Preprint Article Version 1 Preserved in Portico This version is not peer-reviewed

Orchid Conservation Initiatives in Malaysia

Version 1 : Received: 25 November 2020 / Approved: 26 November 2020 / Online: 26 November 2020 (07:36:45 CET)

How to cite: Go, R.; Besi, E.E.; Dahalan, M.P.; Ahmad, R.; Ag. Ahmadni, A.S.; Sylvester Pungga, R. Orchid Conservation Initiatives in Malaysia. Preprints 2020, 2020110656 (doi: 10.20944/preprints202011.0656.v1). Go, R.; Besi, E.E.; Dahalan, M.P.; Ahmad, R.; Ag. Ahmadni, A.S.; Sylvester Pungga, R. Orchid Conservation Initiatives in Malaysia. Preprints 2020, 2020110656 (doi: 10.20944/preprints202011.0656.v1).

Abstract

Orchids totalling close to 4000 species in Malaysia are one of the most diverse and most widespread family here had gained momentum in recognition among policy makers and guardians of the forest as one of the profiles that fit and can benefit plant conservation on a broad scale in recent years. Listed not only as conservation indicator but also as priority germplasm for sustainable floriculture industry in the country, a milestone that could safeguard wild orchids from verge of extinction in the natural habitat. Through our 30 years of studying orchids in the wild, we understand more about the distribution, rarity, threats and extinction of orchids than ever before, and we have the scientific tools to address many of the problems, yet many species face daily threats including habitat loss and unsustainable exploitation mainly via Internet trade. Prior to executing workable conservation plan, various research institutions working closely with Forestry Departments in Malaysia to first inventory and document the orchid species richness in the country. Selangor, Sarawak and Perlis Forestry Departments in collaboration with UPM have published seven orchid books that cover various habitat types. Selangor Forestry Department is leading on publishing biodiversity data in form of books for its various ecotourism’s sites and State Parks, and had published two books on orchids. Sarawak state has published one on the limestone orchids, and Perlis is the first to embark on the feat published one in 2010 and currently preparing a new book that includes other flagship wild flowers. Realizing the importance of documenting its biodiversity wealth, Malaysia has developed an information system that would be a one-stop retrieval point or repository for biodiversity facts and as a part of the commitments to CBD to facilitate reporting and the transfer of biological diversity and conservation-related information both nationally and internationally.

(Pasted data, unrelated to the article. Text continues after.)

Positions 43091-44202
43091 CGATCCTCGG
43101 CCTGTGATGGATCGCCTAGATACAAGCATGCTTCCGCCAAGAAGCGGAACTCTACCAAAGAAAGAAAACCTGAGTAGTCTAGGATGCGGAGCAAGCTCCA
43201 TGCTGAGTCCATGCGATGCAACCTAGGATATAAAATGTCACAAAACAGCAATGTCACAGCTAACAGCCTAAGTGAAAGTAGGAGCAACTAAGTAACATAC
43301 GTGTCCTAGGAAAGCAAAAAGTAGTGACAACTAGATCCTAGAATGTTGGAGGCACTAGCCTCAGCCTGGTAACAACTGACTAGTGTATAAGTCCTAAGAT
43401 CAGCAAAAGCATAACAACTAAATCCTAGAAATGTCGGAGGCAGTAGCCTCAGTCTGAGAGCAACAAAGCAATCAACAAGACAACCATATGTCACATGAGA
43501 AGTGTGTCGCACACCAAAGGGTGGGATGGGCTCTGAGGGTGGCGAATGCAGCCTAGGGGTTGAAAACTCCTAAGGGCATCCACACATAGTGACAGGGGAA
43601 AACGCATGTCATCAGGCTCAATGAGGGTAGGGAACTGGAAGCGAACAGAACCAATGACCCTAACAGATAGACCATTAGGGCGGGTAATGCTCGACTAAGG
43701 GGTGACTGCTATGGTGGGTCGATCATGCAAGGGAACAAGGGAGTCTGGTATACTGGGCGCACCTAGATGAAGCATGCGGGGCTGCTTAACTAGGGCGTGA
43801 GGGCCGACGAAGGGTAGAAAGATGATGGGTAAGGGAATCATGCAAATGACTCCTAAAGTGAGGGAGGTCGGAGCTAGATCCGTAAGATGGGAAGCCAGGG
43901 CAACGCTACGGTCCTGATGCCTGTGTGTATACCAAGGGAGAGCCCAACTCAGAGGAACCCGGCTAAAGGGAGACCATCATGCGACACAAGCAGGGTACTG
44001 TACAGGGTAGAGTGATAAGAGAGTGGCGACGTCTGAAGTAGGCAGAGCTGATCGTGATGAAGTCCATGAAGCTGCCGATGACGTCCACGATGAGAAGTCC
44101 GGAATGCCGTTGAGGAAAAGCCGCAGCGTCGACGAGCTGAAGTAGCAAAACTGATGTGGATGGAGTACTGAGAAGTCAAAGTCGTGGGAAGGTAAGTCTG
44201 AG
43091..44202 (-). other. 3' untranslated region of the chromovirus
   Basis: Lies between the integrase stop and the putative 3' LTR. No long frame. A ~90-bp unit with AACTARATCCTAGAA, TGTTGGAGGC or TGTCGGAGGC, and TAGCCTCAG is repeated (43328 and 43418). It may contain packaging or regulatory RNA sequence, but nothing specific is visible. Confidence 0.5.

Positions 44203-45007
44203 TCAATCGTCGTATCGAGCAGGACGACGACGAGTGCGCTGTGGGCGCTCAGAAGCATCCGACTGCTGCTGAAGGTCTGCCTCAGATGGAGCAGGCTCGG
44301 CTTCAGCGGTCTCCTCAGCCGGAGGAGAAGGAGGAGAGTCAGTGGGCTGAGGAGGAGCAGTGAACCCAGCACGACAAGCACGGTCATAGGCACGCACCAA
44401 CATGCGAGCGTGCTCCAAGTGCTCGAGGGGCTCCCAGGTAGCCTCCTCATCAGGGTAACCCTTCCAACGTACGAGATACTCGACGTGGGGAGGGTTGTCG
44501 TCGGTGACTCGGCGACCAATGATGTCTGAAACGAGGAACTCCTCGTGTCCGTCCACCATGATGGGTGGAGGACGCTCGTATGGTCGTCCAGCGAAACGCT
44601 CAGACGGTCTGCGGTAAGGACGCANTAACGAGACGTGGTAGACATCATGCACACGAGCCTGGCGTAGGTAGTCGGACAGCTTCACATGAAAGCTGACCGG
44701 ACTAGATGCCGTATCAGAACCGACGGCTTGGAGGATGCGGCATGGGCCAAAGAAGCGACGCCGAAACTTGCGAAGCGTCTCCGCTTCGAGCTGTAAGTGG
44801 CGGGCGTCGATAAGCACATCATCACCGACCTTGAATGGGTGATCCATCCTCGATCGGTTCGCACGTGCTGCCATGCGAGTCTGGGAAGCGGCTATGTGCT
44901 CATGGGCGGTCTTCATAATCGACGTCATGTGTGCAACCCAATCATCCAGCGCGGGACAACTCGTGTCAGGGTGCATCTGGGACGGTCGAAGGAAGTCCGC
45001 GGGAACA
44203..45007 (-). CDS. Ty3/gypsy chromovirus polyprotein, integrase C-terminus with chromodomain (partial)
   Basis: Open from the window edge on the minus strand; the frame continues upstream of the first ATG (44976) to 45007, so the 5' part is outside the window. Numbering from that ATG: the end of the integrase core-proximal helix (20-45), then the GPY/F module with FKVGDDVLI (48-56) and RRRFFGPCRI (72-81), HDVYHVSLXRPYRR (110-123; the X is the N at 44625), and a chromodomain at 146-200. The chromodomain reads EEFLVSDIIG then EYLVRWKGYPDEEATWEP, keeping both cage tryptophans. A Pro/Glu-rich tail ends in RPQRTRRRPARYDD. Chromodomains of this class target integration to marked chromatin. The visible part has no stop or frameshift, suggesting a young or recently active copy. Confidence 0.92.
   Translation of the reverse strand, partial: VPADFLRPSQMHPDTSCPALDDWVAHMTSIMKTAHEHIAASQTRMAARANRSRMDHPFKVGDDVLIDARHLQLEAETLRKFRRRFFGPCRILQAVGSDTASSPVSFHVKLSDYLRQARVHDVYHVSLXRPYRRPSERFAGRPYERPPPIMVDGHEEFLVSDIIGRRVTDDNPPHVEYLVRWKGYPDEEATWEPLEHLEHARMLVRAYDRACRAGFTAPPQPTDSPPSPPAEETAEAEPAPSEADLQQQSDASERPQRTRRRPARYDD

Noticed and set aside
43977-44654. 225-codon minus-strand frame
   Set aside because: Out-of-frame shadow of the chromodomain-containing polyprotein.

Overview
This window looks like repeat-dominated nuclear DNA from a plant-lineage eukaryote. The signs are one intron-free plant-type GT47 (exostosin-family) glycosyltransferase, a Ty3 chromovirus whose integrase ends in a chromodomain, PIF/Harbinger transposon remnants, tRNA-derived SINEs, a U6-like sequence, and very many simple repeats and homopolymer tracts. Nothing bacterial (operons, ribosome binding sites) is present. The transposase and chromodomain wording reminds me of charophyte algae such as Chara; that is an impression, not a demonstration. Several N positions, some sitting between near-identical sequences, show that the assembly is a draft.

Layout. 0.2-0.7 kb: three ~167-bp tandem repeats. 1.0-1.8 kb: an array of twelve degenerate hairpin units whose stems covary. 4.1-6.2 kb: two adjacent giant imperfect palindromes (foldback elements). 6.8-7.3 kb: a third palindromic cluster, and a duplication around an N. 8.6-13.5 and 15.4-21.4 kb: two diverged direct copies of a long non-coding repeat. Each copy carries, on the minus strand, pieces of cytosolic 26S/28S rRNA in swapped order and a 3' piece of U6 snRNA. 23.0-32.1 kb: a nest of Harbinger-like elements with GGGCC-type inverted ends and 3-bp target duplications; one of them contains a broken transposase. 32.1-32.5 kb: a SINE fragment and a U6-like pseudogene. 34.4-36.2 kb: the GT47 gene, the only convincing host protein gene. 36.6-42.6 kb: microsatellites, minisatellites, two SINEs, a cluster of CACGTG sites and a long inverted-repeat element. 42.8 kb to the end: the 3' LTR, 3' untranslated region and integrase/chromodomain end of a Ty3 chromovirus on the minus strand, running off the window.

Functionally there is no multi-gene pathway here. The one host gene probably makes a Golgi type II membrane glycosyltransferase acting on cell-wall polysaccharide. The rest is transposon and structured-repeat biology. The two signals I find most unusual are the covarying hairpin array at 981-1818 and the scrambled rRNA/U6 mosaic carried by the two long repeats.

Subject Areas

orchid books; database; species; documentations; policy; extinction

Comments (1)

Comment 1
Received: 10 January 2021
Commenter: Colin Maycock
Commenter's Conflict of Interests: My group works on assessing the conservation status of the orchids of Sabah.
Comment: The article is an interesting overview of UPM's and the other agencies/department efforts on orchid conservation initiatives. However, the lack of information on orchid conservation initiatives in Sabah and those undertaken by other groups detracts from the publication (e.g. Table 1 only list publication by the authors of this preprint). For this preprint, to be an overview of Orchid Conservation Initiatives in Malaysia it scope should be expanded,
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